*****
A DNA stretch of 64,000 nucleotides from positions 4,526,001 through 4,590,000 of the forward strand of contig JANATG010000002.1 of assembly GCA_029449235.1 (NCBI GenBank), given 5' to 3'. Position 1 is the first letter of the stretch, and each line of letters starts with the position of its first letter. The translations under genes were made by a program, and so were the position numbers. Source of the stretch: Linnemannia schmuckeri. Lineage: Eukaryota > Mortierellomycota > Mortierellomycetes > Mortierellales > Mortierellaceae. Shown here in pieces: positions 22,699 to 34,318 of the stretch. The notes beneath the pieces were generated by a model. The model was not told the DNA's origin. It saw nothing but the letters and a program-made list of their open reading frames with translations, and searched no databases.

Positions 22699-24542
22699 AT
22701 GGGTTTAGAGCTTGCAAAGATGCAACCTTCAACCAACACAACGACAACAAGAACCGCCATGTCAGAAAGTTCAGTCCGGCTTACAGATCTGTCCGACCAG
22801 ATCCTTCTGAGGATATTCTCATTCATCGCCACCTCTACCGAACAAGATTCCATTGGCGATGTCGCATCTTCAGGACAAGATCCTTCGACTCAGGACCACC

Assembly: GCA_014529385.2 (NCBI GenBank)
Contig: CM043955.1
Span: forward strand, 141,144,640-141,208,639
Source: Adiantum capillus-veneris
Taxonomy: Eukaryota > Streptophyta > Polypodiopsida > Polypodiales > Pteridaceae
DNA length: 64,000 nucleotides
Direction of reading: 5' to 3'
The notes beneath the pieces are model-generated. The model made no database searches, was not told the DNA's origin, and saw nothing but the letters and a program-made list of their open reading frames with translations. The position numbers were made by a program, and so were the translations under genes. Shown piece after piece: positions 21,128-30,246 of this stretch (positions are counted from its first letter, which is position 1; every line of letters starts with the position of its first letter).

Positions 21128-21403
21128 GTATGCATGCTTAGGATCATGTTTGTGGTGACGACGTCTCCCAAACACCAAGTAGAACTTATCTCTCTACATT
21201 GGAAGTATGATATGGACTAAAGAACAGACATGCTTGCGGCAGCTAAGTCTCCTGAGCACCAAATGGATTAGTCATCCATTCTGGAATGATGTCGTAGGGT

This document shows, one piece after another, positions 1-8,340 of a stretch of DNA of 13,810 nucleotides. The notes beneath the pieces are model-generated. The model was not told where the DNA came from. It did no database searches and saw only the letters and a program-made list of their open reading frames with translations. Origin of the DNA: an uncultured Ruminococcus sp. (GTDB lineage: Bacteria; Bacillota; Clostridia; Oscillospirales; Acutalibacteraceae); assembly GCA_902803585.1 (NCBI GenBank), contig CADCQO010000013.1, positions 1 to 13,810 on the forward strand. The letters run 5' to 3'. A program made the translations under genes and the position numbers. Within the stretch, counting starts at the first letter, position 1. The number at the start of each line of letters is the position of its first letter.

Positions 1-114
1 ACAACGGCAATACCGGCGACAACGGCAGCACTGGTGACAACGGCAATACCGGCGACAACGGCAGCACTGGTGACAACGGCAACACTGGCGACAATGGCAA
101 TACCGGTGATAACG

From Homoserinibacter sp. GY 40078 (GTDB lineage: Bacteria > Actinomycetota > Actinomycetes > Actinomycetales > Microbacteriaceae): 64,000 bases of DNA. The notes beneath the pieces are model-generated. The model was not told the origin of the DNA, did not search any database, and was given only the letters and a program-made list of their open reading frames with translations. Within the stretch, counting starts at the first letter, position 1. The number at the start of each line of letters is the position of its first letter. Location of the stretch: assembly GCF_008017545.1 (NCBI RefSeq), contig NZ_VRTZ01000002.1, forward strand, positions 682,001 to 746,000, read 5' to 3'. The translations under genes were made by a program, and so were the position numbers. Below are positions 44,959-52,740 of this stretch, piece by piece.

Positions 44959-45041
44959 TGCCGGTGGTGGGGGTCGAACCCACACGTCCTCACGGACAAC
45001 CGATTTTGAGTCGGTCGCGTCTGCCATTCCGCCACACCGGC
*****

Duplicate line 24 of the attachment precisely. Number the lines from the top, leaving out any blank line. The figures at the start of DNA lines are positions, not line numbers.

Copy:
45001 CGATTTTGAGTCGGTCGCGTCTGCCATTCCGCCACACCGGC